• A few years ago, we were purchased by a much larger corporation. It hasn't been all bad, and it hasn't been all good.  The volume of big-company administrivia has increased, but not as much as I had feared. We recently completed a large project in coordination with another division - that was rather interesting! I'm sure we'll be doing more of the same.
  • We are in the middle of a massive project to move our production infrastructure into the corporate facility. We have purchased new hardware, new software, database upgrades, etc, etc. We have started to understand and embrace new processes for security, administration, installation, and support. And of course we are "improving the applications" as we migrate them. With almost all the variables being changed at the same time, this has been a big task for everyone involved, and a very big testing task. It has been "interesting".
  • We just completed one of our larger projects for a big new customer. This involved creating a new customized implementation for the customer, changes to many of our supporting systems, and coordination with outside vendors. Almost everyone on my QA Team contributed in one way or another, and we still had to augment the team with contractors. The project had several completion penalties associated with it, and pretty much all the prior stages slipped, so of course testing got crunched at the end. Still, it was completed on time, and we have a happy customer.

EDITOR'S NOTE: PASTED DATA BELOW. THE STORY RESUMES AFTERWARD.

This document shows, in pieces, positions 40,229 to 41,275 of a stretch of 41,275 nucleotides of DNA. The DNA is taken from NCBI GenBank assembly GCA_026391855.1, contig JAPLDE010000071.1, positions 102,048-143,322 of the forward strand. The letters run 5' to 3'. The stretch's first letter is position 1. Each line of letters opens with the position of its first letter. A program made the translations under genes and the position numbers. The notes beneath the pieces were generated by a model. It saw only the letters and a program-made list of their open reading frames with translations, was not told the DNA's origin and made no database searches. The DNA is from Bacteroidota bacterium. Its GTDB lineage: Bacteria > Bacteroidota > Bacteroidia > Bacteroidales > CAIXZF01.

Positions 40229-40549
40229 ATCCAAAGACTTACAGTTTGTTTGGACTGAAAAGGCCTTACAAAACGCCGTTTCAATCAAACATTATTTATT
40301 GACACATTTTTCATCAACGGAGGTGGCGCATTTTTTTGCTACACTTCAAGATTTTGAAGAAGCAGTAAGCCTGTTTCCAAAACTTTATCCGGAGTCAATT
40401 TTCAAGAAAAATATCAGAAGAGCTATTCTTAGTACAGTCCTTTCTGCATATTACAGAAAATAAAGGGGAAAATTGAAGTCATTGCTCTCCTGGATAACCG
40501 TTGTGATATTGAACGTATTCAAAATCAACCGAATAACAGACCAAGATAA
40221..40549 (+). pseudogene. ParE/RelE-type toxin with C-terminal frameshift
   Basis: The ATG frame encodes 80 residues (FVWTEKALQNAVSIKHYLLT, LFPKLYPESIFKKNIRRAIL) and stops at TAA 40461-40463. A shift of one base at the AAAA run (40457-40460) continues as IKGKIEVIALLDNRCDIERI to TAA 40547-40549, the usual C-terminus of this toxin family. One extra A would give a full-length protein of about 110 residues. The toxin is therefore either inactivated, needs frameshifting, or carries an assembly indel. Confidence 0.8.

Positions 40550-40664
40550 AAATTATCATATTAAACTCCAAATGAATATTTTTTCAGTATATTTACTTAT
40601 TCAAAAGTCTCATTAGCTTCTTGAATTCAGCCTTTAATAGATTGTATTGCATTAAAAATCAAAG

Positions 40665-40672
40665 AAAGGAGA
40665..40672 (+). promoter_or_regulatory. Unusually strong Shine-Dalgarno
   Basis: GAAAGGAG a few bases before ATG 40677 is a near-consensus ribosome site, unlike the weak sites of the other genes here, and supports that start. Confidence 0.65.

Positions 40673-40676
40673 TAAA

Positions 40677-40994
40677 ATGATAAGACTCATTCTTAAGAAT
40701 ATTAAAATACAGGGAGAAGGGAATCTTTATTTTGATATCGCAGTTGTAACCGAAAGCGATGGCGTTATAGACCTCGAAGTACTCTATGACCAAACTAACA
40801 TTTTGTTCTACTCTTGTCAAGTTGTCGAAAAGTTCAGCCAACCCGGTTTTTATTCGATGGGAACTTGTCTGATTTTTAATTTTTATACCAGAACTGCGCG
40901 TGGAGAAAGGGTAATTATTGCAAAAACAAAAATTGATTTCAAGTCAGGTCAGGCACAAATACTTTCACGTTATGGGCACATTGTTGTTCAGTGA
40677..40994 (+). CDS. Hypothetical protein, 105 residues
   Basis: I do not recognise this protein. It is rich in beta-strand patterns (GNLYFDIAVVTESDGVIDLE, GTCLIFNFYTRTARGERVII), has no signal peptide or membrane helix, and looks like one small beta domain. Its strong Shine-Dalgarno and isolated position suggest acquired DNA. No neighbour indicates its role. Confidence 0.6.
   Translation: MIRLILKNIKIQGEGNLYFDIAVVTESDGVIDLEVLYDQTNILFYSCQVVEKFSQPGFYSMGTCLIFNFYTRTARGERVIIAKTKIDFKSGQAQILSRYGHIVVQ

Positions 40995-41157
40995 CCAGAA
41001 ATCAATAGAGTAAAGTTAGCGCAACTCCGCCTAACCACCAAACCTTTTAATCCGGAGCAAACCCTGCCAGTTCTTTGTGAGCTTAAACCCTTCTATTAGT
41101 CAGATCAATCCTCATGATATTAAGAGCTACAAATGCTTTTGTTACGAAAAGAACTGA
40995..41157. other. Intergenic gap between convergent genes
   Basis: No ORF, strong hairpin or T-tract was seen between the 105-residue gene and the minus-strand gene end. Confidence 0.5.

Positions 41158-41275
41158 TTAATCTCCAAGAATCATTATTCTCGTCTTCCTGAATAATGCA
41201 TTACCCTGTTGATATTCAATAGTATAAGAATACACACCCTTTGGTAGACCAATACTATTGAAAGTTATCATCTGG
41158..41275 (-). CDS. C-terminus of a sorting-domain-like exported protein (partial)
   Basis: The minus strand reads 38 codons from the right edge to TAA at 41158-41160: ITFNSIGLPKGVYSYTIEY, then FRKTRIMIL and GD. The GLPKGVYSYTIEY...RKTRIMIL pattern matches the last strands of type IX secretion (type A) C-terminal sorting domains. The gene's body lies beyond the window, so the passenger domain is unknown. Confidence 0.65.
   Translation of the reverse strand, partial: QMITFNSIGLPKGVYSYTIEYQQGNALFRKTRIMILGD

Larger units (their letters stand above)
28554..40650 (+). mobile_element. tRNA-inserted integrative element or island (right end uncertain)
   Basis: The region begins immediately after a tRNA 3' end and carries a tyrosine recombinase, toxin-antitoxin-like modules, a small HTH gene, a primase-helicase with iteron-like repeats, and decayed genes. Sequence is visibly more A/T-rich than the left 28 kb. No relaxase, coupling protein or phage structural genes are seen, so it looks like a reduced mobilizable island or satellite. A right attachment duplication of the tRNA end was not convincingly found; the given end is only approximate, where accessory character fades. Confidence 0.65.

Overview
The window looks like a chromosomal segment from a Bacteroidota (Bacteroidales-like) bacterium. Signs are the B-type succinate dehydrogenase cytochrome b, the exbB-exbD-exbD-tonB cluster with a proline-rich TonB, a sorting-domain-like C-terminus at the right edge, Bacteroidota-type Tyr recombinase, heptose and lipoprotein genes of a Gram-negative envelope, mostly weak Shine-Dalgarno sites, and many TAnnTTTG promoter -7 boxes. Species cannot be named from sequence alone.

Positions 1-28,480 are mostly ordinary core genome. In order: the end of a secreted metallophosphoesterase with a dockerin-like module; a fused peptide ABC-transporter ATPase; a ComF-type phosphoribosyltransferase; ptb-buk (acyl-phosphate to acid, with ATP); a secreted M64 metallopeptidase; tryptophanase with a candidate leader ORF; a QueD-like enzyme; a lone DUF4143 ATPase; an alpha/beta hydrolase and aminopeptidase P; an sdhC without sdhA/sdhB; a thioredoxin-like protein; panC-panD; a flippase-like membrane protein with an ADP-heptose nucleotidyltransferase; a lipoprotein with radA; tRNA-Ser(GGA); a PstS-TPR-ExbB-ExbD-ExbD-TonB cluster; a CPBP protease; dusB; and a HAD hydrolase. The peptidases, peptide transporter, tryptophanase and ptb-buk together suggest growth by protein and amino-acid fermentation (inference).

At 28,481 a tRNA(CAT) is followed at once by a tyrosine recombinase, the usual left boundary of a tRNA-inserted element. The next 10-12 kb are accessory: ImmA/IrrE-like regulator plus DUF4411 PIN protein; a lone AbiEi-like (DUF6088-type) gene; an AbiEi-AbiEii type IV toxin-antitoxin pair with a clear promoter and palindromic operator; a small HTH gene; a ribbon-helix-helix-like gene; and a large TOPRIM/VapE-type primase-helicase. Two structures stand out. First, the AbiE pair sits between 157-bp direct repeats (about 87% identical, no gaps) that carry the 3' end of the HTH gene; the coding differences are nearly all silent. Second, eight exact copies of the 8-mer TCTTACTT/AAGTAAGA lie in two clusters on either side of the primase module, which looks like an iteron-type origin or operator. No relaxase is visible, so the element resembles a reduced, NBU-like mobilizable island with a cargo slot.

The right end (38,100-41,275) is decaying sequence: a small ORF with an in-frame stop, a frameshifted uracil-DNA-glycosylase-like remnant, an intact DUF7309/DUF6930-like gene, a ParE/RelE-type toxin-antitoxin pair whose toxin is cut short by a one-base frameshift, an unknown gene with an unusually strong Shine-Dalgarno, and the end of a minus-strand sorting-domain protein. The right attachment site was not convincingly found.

• My QA Team has been re-orged! Earlier in the year, my boss got promoted to General Manager of our division and chose not to replace himself in his prior role. He decided that he wanted fewer direct reports, and he moved me. We now report to the Vice President of Engineering. Since she was previously my peer in the organization, we have always worked together closely anyway, so it's not such a huge change. Still, I get less direct access to the overall business information for our division, and no longer get to participate as a Senior Leader. And my team is just a bit less independent of the Development team than we were before. Even though we continue to add Developers, I have no reqs for new QAers - that's been difficult. The reorganization has been personally disappointing to me, but I'm trying to ensure there is no negative impact on my team.

Lots of work, lots of changes, lots more to come.  All in all, a good seven years.


This article originally appeared in my blog: All Things Quality
My name is Joe Strazzere and I'm currently a Director of Quality Assurance.
I like to lead, to test, and occasionally to write about leading and testing.
Find me at http://AllThingsQuality.com/.